Darling River Run Pt2.

Trip Report – Darling River Run Part 2
12-25 July 2020


Rob Drummond, TL                                     Nissan Patrol
Phillip & Linda Favaloro, TECs                   Nissan Patrol

Trip Report by Linda Favaloro

19.7.20 Killara Station, 12km out of Tilpa.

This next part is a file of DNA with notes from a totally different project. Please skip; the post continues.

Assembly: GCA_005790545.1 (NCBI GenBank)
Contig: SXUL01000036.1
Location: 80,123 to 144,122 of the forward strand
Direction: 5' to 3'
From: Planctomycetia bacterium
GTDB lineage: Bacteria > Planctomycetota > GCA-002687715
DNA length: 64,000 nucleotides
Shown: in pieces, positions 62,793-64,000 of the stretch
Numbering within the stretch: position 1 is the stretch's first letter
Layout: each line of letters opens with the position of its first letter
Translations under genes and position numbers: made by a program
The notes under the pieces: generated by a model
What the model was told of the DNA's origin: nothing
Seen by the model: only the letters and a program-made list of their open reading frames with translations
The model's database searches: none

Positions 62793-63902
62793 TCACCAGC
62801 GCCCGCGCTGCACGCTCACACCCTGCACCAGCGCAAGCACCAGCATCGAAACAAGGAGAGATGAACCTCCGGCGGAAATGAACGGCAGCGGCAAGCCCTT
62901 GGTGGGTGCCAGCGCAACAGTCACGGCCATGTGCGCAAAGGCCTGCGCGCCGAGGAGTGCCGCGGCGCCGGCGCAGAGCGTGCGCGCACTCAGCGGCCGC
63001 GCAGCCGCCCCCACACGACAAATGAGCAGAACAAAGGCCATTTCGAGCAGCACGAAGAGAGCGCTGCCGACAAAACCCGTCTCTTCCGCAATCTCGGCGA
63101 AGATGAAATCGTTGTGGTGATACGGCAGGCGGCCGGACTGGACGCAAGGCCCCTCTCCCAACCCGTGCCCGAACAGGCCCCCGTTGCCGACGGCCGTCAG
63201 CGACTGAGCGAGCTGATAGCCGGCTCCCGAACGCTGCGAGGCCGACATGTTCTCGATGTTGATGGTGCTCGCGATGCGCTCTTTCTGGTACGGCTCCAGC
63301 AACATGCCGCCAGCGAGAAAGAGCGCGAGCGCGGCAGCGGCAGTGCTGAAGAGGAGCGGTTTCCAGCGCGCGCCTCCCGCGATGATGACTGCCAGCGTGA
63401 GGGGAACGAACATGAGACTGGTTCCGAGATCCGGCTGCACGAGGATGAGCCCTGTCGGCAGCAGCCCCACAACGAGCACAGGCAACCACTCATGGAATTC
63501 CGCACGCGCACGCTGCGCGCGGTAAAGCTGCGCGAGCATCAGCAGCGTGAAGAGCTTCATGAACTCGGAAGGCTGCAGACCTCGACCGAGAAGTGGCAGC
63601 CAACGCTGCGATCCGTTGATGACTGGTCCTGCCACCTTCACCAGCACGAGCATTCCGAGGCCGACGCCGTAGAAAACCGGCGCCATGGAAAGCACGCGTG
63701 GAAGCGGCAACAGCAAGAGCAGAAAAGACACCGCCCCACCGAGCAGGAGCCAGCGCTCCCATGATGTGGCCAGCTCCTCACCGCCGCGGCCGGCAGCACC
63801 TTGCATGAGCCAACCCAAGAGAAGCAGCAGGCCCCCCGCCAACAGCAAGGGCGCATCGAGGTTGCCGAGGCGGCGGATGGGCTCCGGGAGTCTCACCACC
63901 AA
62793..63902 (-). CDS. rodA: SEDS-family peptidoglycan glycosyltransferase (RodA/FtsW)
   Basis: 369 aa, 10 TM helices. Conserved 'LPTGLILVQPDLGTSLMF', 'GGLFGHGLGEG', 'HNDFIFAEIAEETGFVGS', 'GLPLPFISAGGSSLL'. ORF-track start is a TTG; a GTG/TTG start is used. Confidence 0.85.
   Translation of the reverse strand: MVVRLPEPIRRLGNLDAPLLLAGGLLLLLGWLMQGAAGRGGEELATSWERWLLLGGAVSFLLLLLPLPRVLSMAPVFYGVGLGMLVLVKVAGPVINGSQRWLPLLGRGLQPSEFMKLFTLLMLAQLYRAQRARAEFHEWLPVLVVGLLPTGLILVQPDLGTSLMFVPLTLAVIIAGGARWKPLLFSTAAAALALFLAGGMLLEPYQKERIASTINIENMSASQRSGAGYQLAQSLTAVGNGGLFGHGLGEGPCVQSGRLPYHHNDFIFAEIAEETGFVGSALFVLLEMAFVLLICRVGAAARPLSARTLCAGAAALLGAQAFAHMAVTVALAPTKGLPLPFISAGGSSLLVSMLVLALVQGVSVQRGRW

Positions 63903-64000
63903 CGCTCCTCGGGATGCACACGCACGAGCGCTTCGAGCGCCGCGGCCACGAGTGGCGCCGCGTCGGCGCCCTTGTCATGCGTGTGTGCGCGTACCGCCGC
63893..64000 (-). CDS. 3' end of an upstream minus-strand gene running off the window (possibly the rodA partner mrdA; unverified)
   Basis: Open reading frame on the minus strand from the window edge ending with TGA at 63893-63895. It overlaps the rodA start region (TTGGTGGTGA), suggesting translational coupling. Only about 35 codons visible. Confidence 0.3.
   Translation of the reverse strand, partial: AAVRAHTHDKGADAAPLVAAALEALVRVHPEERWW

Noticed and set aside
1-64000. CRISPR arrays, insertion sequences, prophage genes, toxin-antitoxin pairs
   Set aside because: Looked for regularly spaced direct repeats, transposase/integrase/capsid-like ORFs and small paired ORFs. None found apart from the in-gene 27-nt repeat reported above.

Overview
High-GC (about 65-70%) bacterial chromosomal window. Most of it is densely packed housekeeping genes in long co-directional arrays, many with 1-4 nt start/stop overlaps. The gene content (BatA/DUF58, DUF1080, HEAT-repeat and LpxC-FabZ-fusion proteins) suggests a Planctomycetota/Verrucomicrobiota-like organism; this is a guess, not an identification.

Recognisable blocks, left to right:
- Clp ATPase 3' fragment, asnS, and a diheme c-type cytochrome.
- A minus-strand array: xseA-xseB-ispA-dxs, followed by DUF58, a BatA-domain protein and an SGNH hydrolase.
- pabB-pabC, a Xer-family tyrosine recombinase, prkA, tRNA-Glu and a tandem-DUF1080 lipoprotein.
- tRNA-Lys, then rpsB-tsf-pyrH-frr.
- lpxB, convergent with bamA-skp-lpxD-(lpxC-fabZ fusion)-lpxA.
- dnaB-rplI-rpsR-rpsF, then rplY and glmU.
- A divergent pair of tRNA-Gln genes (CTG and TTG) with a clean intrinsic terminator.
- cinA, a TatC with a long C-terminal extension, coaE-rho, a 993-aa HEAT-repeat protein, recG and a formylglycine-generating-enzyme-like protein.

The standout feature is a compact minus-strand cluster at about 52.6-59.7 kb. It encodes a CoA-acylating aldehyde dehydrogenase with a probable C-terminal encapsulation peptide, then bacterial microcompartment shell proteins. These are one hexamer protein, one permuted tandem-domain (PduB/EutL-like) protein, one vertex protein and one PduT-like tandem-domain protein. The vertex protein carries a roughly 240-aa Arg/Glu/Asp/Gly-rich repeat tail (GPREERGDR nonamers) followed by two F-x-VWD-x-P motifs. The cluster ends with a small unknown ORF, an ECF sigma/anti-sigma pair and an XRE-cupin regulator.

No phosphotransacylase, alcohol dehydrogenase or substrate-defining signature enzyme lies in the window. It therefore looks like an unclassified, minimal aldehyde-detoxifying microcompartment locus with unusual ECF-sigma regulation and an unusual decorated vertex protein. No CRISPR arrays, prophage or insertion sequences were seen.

We had breakfast and packed up then we went to have a look around the place, as the owner had quite a bit of equipment around like old tractors. There were some kids swings and his own private aircraft. There were old fuel pumps and lots of old rusted farming equipment. Then met the owner and her friendly dogs. After chatting for a while and paid our dues, we were on the road again. Rob and Phillip were itching to paddle on the Darling River in their kayaks, so they went to investigate a place about 4km on the river through the back of their property. The owner mentioned it would be a great area for kayaking. We had a look what we thought would be the spot and it didn’t look like you could put ski boats in the water let alone kayaks. Turned around and made our way back. Along the way spotted some campers with kayaks and decided to stop and ask if they had been kayaking. They said no but were in the process of making scones over hot coals in the camp oven. Said our goodbyes and decided it was time for morning tea but no plans for scones, as we couldn’t find any timber anywhere.